- Gerbils treated with theanine were shown to have better brain cell survival10
- Rat brain cells were protected from degeneration – such as that seen in Alzheimer’s – by theanine11 12
- Theanine has been shown to improve spatial memory in rats through its neuroprotective effects13
- Rats fed theanine for 3 weeks had improved search behavior when looking for pellets, suggesting improved learning and memory 14
- One-week-old chicks were given theanine (or nothing) and challenged with isolation and “foot numbing” injections to induce stress. Researchers found that theanine had soothing anti-stress effects, and suggested it “may be useful in modulating anxiety states“15
- Mice given theanine for 10 days had improved performance in test models of depression 16
Clinical studies of theanine seem to suggest many cognitive applications, demonstrating its potential for boosting alertness & attention, stress & anxiety reduction, neuroprotection, and more.
In this double-blind study, researchers gave 35 people either 50 mg of L-theanine or placebo and administered EEG tests (which measure the brain’s electrical activity) before and after supplementation. They found that the L-theanine group experienced a significant boost in alpha brainwaves, which are associated with relaxation and attention.
- The researchers concluded that “L-Theanine, at realistic dietary levels, has a significant effect on the general state of mental alertness or arousal.”17
In this this double-blind, placebo-controlled study, 12 subjects underwent four separate tests designed to induce acute mental stress with challenging math problems. Some participants were given L-theanine at the beginning of the trials or mid-way through; others were given placebo pills or no treatment at all. In evaluating the results, researchers found that those who had tested while taking L-Theanine showed a lower heart rate and lower salivary stress markers than while on a placebo or without treatment.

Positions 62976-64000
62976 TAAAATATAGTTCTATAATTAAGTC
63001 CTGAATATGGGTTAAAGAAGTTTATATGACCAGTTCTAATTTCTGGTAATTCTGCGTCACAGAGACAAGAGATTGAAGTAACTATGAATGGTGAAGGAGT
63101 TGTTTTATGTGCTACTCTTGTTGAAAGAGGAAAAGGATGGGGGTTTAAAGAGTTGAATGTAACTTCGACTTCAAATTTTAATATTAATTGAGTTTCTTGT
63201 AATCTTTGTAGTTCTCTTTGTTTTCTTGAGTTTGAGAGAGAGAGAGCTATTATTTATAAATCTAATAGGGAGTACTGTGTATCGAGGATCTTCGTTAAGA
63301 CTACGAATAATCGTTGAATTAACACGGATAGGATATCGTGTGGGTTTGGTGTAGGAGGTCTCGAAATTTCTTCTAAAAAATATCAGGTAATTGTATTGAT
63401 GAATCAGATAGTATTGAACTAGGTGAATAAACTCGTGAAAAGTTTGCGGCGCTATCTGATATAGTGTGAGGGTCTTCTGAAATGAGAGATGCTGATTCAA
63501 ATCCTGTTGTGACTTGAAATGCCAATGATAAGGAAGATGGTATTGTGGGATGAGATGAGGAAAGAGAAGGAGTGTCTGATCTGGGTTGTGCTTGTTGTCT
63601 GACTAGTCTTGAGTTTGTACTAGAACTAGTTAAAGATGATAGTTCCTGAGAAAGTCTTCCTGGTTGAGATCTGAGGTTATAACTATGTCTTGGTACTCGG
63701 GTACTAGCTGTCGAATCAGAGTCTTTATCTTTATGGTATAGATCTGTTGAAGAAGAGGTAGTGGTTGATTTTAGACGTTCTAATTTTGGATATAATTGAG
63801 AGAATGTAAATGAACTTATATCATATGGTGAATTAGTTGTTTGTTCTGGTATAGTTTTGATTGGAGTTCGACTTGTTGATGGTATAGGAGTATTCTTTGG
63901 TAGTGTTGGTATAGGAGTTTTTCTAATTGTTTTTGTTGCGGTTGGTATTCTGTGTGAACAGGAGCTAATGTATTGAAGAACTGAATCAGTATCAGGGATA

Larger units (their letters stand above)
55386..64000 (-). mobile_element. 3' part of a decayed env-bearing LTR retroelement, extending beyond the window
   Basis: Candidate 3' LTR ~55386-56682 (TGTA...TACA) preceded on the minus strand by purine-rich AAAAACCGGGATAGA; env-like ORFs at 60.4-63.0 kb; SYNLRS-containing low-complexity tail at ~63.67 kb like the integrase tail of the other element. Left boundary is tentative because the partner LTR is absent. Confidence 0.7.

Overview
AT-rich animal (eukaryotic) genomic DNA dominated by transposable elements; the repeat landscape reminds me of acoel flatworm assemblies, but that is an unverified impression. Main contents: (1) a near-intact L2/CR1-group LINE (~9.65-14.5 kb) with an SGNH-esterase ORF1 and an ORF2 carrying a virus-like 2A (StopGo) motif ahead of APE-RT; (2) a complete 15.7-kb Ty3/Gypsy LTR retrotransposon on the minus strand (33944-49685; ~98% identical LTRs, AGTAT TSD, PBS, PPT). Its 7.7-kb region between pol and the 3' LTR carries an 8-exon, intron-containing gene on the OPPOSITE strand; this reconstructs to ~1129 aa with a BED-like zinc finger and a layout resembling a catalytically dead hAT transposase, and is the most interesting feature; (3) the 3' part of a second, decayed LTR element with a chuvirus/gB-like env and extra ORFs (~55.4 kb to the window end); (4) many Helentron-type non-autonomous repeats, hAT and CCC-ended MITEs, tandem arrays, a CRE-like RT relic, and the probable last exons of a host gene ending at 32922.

- The researchers concluded that “oral intake of L-Theanine could cause anti-stress effects via the inhibition of cortical neuron excitation.”18
This study zeroed in on L-theanine’s effects on the brain’s attention-related circuitry. Researchers then noted that with theanine supplementation, there was actually an overall decrease in background alpha wavelength activity—but that despite this, participants’ performance in attention-related tasks was significantly enhanced (versus placebo).
- Researchers concluded that theanine has “clear psychoactive properties” and “may have a specific effect on the brain’s attention circuitry.” Researchers suggested the amino acid may have potential for further study on attention.19
In this placebo-controlled study, researchers gave placebo or powdered green tea—supplying about 47 mg of theanine per day—to elderly volunteers to test its effects on cognitive function. Researchers reported that those who consumed the theanine-rich green tea powder appeared to have a “significantly lower decline in cognitive function” when compared to the placebo group.
- The researchers concluded that “theanine might have improved slight cognitive dysfunction.”20
In this crossover, randomized, placebo-controlled investigation, 14 healthy adults were given placebo, L-theanine (200 mg) or caffeine (100 mg) daily for 1 week and asked to complete a stressful task. L-theanine significantly limited blood pressure elevation in participants whose blood pressure increased by more than average after performing a mental task. Moreover, according to the Profile of Mood States (POMS) scores, L-theanine reduced Tension-Anxiety scores compared to placebo.
- The study concluded that “L-theanine not only reduces anxiety but also attenuates the blood-pressure increase in high-stress-response adults.”21
This observational study examined the link between green tea consumption and cognitive function in the elderly. A total of 1003 Japanese participants aged 70 or older were questioned on their frequency of green tea consumption and had their cognitive function tested. The researchers found that higher consumption of green tea was associated with lower occurrence of cognitive impairment.
- The researchers concluded that “A higher consumption of green tea is associated with a lower prevalence of cognitive impairment…“22
- Research ranges from “dietary” cup-of-green-tea dosage levels of 50 mg to high-potency dosage of 250 mg or more
- Standalone L-theanine supplements are most often found in 100 mg and 200 mg capsules
- The most commonly used nootropic dose is 200 mg
- L-Theanine is commonly stacked with caffeine at a 2:1 ratio (typically 200 mg: 100 mg)
- L-Theanine: Plain, straight-up L-theanine. The most affordable form.